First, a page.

The father of swimming in Eger
Imre Szasz has eternal merits in the creation, organization and promotion of swimming in Eger. As an athlete – in the colors of ETE – he excelled primarily in diving, but he was also an excellent swimmer, played water polo, and was even a member of the ETE football team!
A book published in Israel in 1975 (Arthur Ehrenfeld: Jews of Eger) testifies to this, in which Szasz himself summarized the beginning of sports life in Eger, including several outstanding athletes and sport leaders of Jewish origin. In the second half of the 1920s, Szasz taught both swimming and water polo, and worked as a qualified water polo referee.
He left Eger in 1925 and took up a coaching job in other cities in the East of Hungary before he traveled to Warsaw to teach Polish swimmers, but after a few months his heart pulled him back to Eger.
In September 1930, the Italian swimming team visited Hungary. The European champion and Olympic silver medalist swimmer, István Bárány introduced Imre Szasz to the head of the Italian delegation. They immediately offered him a job in Rome.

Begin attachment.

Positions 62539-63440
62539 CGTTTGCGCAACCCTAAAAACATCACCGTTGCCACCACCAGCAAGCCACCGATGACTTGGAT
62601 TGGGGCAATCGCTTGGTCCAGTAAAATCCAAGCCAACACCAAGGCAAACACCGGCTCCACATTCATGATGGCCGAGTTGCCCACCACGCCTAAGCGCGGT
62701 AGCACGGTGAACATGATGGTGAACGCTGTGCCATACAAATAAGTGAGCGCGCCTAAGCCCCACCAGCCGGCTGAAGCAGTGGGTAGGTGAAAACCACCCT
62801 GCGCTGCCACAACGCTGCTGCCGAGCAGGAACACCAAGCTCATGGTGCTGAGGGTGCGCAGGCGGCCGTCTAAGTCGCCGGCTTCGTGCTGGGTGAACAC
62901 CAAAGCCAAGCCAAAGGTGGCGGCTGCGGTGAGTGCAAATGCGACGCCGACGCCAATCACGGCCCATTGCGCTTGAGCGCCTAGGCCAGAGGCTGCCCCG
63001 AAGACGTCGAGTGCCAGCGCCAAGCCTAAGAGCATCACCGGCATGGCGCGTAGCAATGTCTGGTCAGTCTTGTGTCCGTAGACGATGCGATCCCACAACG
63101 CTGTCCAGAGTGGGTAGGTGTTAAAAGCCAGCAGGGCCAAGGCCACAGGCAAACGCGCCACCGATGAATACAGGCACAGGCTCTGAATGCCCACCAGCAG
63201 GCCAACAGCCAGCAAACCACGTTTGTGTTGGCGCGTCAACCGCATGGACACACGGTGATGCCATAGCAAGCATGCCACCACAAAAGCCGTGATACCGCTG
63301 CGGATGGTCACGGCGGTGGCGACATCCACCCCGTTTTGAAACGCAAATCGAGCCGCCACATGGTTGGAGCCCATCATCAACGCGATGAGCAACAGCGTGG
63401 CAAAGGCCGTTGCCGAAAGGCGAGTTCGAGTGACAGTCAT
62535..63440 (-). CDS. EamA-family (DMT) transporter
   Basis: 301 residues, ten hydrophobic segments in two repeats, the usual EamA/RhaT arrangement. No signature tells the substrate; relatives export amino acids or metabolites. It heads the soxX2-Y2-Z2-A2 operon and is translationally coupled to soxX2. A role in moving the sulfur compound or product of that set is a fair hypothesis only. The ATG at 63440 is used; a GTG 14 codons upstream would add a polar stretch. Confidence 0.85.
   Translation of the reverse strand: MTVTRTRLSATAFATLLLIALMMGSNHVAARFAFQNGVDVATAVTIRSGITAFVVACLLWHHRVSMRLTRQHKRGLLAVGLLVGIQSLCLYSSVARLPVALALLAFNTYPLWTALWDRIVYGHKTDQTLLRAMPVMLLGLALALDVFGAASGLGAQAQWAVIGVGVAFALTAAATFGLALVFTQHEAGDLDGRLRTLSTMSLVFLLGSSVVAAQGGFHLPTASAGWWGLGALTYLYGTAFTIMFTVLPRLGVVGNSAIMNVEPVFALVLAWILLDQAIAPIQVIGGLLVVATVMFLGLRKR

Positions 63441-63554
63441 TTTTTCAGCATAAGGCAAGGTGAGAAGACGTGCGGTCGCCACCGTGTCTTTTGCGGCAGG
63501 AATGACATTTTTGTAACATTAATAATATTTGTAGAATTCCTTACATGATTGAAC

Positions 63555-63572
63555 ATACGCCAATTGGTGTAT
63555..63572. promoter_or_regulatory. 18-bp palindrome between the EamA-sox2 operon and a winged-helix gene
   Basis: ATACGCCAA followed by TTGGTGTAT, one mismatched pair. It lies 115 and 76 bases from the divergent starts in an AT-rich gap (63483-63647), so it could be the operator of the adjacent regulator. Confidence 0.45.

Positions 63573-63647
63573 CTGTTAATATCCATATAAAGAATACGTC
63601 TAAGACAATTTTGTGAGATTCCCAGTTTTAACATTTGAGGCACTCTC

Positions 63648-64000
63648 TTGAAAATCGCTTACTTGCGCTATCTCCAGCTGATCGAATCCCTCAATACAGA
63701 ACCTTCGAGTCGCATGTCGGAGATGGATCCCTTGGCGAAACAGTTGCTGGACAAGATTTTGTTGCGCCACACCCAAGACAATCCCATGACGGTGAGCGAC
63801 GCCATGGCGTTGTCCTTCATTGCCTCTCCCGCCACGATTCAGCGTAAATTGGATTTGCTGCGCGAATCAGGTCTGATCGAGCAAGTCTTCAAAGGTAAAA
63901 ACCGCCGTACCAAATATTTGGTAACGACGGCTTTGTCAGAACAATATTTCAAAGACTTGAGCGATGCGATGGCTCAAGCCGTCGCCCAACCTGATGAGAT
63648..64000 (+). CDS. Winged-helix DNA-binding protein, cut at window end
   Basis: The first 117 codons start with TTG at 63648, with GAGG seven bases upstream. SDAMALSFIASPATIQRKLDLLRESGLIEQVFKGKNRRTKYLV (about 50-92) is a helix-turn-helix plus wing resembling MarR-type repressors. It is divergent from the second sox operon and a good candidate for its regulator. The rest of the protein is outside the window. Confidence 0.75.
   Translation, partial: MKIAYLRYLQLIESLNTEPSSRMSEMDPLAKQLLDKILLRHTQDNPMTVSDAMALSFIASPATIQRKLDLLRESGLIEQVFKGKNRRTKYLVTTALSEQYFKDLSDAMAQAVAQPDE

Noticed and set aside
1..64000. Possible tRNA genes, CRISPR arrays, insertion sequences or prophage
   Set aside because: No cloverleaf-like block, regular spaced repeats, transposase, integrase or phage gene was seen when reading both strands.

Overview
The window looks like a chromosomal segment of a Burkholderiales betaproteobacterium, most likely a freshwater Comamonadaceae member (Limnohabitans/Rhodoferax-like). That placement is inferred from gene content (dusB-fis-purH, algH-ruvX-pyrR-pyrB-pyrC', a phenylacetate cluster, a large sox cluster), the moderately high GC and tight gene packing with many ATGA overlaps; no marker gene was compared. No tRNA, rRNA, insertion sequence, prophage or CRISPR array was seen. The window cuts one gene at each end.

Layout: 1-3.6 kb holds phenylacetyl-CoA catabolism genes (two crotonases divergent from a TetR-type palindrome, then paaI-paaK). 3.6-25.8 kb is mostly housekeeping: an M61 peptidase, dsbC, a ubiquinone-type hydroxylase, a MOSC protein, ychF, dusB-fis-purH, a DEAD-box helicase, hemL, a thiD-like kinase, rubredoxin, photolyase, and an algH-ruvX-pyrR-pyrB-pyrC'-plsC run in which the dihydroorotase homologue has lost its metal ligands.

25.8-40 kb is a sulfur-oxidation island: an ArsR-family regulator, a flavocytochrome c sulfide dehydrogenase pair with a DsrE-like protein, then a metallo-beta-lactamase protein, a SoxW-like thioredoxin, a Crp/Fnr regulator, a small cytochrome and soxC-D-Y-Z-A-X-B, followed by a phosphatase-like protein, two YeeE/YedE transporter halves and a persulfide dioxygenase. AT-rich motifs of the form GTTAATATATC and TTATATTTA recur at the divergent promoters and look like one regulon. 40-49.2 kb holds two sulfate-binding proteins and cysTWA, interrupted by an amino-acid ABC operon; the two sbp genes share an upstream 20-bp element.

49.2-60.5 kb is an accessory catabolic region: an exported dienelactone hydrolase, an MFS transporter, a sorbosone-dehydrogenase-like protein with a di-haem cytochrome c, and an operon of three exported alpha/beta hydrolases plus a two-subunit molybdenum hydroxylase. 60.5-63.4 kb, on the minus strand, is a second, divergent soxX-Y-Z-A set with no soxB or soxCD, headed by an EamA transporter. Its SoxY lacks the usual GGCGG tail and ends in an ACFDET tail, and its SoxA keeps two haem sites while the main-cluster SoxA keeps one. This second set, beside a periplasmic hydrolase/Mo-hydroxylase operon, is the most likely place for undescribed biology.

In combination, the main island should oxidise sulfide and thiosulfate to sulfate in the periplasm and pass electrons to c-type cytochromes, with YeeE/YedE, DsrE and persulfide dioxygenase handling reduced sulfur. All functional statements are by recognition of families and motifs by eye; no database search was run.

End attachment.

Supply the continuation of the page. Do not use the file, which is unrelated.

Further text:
The famed Hungarian warrior took on no less a task than training Italian swimmers preparing for the Los Angeles summer Olympic games.
He left for Italy in March 1931 and served the Italian swimming sport until it was possible for Jews… until 1940. He was not only a contracted coach of the Italian Olympic Committee, but was also asked to coach the elite club in Rome, Romana Nuoto.
The Hungarian master probably did a lot to get the club to such a level that a few decades later a certain Carlo Pedersoli, i.e. Bud Spencer, would also start doing competitive sports there…
Imre Szasz enjoyed great respect in Italy. Already in 1931, the president of the Italian Olympic Committee made a statement about him, and the son of the Italian king personally congratulated him on his achievements.
He even taught the fascist leader, Benito Mussolini’s two children to swim in Rome.
During the months of preparation for the 1932 Olympics, he worked with more than eighty Italian swimmers in the National Stadium with tireless energy from morning to night. Among his students, sprinter Paolo Costoli won bronze and silver medals at the European Championships and reached the semi-finals at the Olympics.
Although the Hungarian coach’s contract expired in 1932, it was no surprise to anyone that he was able to continue his work in Italy: the elite club, Romana Nuoto hired him as a sport director. Szasz’s versatility is shown by the fact that